FAQ

WHAT IS 3D PRINTING? HOW DOES 3D PRINTING WORK?

3D printing is a way to prototype parts rapidly in which a real object is created from a 3D design. The digital 3D model can be saved in a variety of standard formats including STL and OBJ and then uploaded to a 3D printer for processing. The 3D printer then prints the design layer by layer and forms a real object.

WHAT IS THE DIFFERENCE BETWEEN FDM AND SLA?

Aurora Cubic 3D printer is using FDM method.

FDM -> Fused Deposition Modelling.
This is the type of printer that is most common and can be readily made with a few simple parts.It works by heating up a piece of plastic and forcing it out of a small hole in the same manner as toothpaste. Imagine drawing a picture with just a tube of toothpaste by squeezing a line out and going forward, backward, left and right only.

Let that first picture harden and then do the same again slightly higher with the next layer of the part you wish to build. The plastic mentioned above is referred to as filament and can come in a variety of materials, textures and colours. Different materials can be used for different applications. Wood, plastic, metal and rubber type materials are all used by 3D printers.

SLA -> Stereolithography
SLA is a form of additive manufacturing technology used for creating models, prototypes and production parts in a layer by layer fashion using photopolymerization, a process by which light causes chains of molecules to link together forming polymers.

WHAT MATERIAL IS USED IN FDM 3D PRINTING?

Plastic filament is unwound from a spool and is pushed into an extrusion nozzle which can turn the flow on and off. The most common materials are ABS and PLA.

WHAT IS THE MATERIAL USED WHEN SLA 3D PRINTING?

In this type of 3D printing a photopolymer resin is used. Wherever the ultraviolet(UV) light hits the resin it cures (hardens), creating the object layer by layer.

HOW LONG DOES A 3D PRINT TAKE?

That depends on several factors: The size of your model The material you are using The layer height (smaller layers mean more layers to print) The complexity of your model Whether the object needs supports The most common slicers give to you the estimated time of print the model, but since external factors affect the job the print could use more time or less.

WHERE DO I FIND 3D MODELS TO PRINT?

There are many CAD (Computer Aided Design) solutions that are used for designing parts, they all have their own advantages and disadvantages in their area of design. Here are some free 3D design software : TinkerCad, SketchUp, Fusion 360, FreeCAD & Blender.

WHERE CAN I BUY FILAMENT?

We supply 2 common materials : ABS and PLA.

WHICH FILAMENT THICKNESS IS BETTER: 1.75MM FILAMENT OR 3MM?

Neither. You often don’t get the choice – some printers use the thinner filament, some the thicker. It’s all down to the design of the print head. Check which thickness is appropriate for your printer, and stick with it. 1.75mm filament is a lot more flexible and needs less pressure to print with. 3mm filament is not flexible and can snap if bent too far. It also requires more torque on motors to push it into the extruder.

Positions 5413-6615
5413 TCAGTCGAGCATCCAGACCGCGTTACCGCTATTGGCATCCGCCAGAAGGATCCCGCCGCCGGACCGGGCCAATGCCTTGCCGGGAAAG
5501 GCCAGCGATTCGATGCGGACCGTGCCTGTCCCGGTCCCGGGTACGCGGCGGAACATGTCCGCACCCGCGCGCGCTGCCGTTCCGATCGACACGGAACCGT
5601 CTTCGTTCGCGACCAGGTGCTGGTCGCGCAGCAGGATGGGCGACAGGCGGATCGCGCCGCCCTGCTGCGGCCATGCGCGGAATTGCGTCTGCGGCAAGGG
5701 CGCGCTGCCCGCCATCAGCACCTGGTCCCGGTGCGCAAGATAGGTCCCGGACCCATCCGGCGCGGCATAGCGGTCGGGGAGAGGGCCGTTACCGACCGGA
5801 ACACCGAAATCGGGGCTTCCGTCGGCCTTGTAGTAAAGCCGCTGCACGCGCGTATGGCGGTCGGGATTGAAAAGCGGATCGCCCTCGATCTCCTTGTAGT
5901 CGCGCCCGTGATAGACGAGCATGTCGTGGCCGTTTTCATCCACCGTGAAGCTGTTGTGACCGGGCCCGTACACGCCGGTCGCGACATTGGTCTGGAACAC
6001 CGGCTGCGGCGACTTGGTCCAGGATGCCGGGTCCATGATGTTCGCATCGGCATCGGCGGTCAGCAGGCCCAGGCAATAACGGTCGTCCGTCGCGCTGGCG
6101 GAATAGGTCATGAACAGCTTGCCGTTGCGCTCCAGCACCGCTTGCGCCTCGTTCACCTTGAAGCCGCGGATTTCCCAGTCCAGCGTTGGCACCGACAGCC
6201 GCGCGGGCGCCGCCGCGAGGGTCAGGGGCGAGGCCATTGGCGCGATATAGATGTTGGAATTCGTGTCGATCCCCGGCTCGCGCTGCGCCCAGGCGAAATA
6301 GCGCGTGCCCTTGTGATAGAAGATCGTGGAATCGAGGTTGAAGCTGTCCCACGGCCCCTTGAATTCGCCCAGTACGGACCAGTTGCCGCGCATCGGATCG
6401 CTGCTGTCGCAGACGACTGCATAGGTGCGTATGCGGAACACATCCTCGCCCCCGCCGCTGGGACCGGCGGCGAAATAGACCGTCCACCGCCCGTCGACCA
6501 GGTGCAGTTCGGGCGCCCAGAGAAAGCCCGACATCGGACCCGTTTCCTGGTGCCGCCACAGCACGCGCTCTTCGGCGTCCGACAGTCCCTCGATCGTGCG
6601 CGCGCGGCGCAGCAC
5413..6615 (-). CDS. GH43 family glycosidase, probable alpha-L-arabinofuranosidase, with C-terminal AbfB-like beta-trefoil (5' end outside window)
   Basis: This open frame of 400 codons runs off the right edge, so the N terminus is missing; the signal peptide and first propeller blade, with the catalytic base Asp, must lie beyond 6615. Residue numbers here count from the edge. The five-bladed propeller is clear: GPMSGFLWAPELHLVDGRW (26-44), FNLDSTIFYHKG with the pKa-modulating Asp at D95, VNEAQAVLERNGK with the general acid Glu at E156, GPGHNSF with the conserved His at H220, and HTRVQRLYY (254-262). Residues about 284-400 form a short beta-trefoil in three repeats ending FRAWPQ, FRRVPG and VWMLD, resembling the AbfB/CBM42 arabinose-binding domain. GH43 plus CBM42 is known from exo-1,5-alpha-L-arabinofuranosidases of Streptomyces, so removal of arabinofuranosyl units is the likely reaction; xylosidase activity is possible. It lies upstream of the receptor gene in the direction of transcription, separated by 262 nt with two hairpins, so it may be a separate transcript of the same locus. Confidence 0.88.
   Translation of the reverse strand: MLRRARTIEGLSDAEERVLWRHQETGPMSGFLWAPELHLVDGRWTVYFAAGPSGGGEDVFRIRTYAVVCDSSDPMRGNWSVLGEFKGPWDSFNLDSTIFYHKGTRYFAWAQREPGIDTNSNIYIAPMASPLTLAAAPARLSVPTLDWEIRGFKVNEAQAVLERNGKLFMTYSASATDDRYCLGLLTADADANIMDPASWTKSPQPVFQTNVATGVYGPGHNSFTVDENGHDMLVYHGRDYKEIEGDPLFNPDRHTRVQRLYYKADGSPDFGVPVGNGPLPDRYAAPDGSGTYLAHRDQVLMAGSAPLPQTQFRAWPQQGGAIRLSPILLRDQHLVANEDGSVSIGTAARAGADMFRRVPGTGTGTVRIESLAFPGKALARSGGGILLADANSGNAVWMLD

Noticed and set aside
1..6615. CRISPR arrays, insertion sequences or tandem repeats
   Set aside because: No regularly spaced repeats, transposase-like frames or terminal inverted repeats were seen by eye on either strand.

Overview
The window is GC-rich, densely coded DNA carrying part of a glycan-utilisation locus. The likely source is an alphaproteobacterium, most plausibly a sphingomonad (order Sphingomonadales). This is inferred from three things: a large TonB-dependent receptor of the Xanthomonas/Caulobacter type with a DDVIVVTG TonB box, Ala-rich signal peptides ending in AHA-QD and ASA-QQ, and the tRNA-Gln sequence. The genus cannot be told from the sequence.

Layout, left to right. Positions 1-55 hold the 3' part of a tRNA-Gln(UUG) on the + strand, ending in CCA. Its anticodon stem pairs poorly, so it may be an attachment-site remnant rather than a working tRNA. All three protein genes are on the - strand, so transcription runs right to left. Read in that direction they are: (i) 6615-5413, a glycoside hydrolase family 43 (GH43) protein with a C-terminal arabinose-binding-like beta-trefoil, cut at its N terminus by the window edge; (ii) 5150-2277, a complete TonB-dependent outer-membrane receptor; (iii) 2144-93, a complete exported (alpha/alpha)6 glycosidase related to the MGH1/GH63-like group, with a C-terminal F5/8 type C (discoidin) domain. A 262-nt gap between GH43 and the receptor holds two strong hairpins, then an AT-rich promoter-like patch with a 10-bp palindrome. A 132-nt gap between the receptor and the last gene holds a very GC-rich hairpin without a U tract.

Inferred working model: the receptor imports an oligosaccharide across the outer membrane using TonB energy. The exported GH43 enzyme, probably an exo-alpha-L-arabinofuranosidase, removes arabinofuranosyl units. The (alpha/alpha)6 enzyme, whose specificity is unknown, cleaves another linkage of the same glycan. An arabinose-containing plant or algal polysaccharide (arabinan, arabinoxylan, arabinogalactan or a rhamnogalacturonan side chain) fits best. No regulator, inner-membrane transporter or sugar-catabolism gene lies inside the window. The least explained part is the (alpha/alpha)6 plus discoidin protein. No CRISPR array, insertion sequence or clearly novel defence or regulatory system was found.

WHY ARE THERE SO MANY EXTRUDER NOZZLE SIZES? WHICH SHOULD I CHOOSE?

0.1mm, 0.2mm, 0.3mm, 0.35mm, 0.4mm, 0.5mm, 1mm. So many choices, only one extruder. Which one should I go for? Consider the type of prints you are doing. is it something with lots of detail such as a face or something flat like a box?

A box won’t need much detail so you can get away with bigger size nozzles. This will also mean the print will finish much faster. Something intricate will benefit from a smaller nozzle size but take much longer to print.

As an example of the length of time different nozzle diameters take time to print here is a table:
1mm 1 minute per layer. 1 layer. Total time 1 minute. Very poor quality – like gluing string to paper.
0.5mm 2 minutes per layer, 2 layers to get to the same layer height as 1mm. Total time 4 minutes. Poor quality but acceptable for low resolution prints.
0.4mm 2.5 minutes per layer, 2.5 layers to get to the same layer height as 1mm. Total time 5 minutes. Fair quality, fair resolution.
0.35mm 3 minutes per layer, 3 layers to get to the same layer height as 1mm. Total time 9 minutes. Good quality, good resolution.
0.3mm 3.3 minutes per layer, 3.3 layers to get to the same layer height as 1mm. Total time 11 minutes. Very good quality, high resolution.
0.2mm 5 minutes per layer, 5 layers to get to the same layer height as 1mm. Total time 25 minutes. Extremely good quality, very high resolution.
0.1mm 10 minutes per layer, 10 layers to get to the same layer height as 1mm. Total time 100 minutes. Stunning quality, difficult to see the individual layers.

As you can see the smaller nozzle sizes cause a massive difference to print times but the detail increases.

Which one should you choose?

For a beginner .4mm would be a good choice because of the speed vs quality. Consider getting an extruder with replaceable heads so you would not be tied down with this initial choice later on.